man shared with me, as he looked in my eyes and answered my query with total conviction
... A performance?. ... Or perhaps a revelation .....)
Disturbed. No. Ill tell you. He knew that they called him a lunatic, and he
"Who is to say whether madness is,
or is not,
the loftiest intelligence.
Whether much that is glorious,
whether all that is profound,
does not spring from "disease of thought."
From "moods of mind."
We who dream by day
are aware of many things that escape those who dream only by night.
In our gray visions, we obtain glimpses of eternity,
and thrill, in awaking,
to find that we have been upon the verge of the great secret.
We penetrate, however rudderless, however compassless,
into a vast ocean of light.
Who, then, shall blame me for my visionary hours?
Who dare call my conduct into question?
To dream has been the business of my life."
See thats Poe.
(After catching my breath)
Where is that from?
From, several things. Primarily most of its from Elenora, with some
slight revisions. Isn't that powerful?
Oh Yeah, thats probably why he wasnt committed, because he could
articulate exactly that.
At a certain point he was very popular, from the "Raven". He was never
fully appreciated, never made the money, and you know he was looked upon with admiration
by some people, but also as an oddball. But that was his point.
Have you ever had a haunted or a supernatural experience?
Any really intense ones?
I figure I basically am a ghost. I think we all are.
I cant argue with that. But what brings you to that conclusion?
My background is basically scientific math. My Dad was a physicist, so I have it in
my blood somewhere. Scientific method is very important to me. I think anything that
contradicts it is probably not true. I think it was Bertrand Russel or Alfred North
Whitehead, a who said, "What science cannot discover, mankind can not know."
That's good up to a point, but there are things so deep and complex that only intuition
can reach it in our stage of development as human beings. And to Poe...well a great
logician could be an enemy to him, what he called conventional world reason, and
"logic" as laid out by some of the philosophers. This is one of the things he
attacks in Eureka and it is implicit in many of his other works. Dupin, the great
detective from The Murders of the Rue Morgue, was wonderful at deduction, but it
was intuition that Dupin used to unravel that crime, unravel the mystery. Poe says at one
point in the play "As children we remember that we have lived before, until
'conventional world reason' awakens us from the truth of the dream."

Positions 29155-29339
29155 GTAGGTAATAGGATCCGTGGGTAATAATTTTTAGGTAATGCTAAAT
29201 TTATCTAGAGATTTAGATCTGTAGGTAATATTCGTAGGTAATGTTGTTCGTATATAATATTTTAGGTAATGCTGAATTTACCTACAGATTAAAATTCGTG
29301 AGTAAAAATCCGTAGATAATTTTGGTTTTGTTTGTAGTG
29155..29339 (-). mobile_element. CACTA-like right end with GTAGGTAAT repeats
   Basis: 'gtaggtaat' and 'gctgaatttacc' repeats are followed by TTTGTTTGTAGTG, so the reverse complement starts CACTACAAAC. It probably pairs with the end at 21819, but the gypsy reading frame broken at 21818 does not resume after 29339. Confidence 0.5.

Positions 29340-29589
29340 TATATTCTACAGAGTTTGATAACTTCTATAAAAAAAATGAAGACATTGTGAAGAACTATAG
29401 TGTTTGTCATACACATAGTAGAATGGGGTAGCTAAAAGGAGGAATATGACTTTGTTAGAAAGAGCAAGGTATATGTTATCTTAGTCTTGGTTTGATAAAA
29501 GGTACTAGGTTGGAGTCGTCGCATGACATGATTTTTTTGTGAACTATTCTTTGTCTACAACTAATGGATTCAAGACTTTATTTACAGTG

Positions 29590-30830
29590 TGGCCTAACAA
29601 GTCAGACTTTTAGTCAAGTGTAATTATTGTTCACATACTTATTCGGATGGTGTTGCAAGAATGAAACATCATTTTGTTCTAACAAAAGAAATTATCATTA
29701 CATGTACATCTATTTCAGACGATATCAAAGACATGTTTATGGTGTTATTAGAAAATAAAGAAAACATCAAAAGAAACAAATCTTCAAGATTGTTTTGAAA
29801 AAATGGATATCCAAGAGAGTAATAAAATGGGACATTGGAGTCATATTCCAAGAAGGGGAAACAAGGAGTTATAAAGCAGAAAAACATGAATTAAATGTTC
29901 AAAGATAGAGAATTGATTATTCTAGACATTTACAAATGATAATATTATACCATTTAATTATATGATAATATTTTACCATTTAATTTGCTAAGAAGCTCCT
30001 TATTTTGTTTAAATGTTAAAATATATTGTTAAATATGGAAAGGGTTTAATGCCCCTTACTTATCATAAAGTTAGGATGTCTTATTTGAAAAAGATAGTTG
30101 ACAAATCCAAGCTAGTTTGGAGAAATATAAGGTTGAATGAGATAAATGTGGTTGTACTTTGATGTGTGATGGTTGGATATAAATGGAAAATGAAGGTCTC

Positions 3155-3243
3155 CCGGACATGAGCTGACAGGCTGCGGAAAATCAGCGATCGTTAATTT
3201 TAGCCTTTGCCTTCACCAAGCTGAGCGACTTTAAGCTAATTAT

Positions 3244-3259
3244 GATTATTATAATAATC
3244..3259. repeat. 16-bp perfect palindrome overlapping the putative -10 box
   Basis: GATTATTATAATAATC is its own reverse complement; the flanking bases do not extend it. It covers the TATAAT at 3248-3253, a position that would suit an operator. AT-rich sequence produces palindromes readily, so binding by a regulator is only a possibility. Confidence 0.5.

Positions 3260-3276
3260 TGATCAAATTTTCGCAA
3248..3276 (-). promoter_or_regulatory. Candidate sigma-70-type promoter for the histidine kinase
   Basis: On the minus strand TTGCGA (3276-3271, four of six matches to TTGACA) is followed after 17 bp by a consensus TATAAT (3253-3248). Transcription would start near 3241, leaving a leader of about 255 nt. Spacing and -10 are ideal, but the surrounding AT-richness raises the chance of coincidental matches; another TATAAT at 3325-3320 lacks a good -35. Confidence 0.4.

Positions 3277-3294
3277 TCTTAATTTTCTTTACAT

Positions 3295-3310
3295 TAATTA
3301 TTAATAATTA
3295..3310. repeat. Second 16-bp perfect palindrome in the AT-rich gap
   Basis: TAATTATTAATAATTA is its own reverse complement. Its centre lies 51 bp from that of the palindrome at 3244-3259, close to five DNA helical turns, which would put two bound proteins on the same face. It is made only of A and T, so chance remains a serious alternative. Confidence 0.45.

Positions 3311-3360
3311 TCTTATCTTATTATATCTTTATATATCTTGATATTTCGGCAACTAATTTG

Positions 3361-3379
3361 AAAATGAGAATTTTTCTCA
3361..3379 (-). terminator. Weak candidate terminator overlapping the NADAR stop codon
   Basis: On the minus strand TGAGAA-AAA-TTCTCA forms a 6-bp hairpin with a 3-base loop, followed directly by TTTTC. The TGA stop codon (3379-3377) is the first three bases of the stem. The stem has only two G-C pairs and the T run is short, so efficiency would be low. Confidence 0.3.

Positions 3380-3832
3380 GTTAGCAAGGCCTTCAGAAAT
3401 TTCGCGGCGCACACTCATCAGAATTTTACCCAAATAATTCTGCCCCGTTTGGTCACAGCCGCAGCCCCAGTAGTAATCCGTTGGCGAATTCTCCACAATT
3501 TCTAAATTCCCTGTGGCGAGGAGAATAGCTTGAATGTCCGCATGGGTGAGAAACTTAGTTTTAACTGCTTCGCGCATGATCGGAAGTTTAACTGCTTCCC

This article was just a small sliver of the conversation I had
with Mr. Astin about Poe. We also touched on many more topics: Magic, Night Gallery, Night
Court, Evil Roy Slade, Batman, Ethics, and of course The Addams Family. A quick
deaditorial note: At the time of this interview, I hadn't seen the play, and although I
researched his life, I was woefully ignorant about a lot of Poe's works. But now after
reading Eureka and about half of The Complete Poe, and seeing John Astin
in "Edgar Allan Poe- Once upon a midnight," I've learned you can understand far
more about the artist from his work than from any biography. That is the beauty of the
approach that John Astin took with "Edgar Allan Poe- Once upon a midnight". The
way Poe's writings are woven together to tell his life story is nothing short of story
telling at it's finest, at least half of the dialogue was meticulously chosen from Poe's
own words. I've seen the play three times (and it's only played a week).
"Edgar Allan Poe- Once upon a midnight" is much more
than an ordinary play or one evening's entertainment. It is a celebration of an
extraordinary man, who did not receive the proper recognition and deserved respect for his
craft until well after his death (and to some extent, even to this day). The play cleans
up much of the sloppy history that is still so pervasive about Poe. It also brings some of
Poe's more enlightening and obscure works to light. To see Mr. John Astin in "Edgar
Allan Poe- Once upon a midnight" is to see Poe himself revealing the frank
autobiography of his life; the passion, the rapturous love, the total heartbreak, the
failures, the successes, the confusion, the insights and revelations. He relates each
person's connection to this vast universe by which we are all joined.
In this vampires humble opinion, "Edgar Allan Poe- Once
upon a midnight" truly is "a journey of the soul!"
Listen to Dagon
Edgar Allan Poe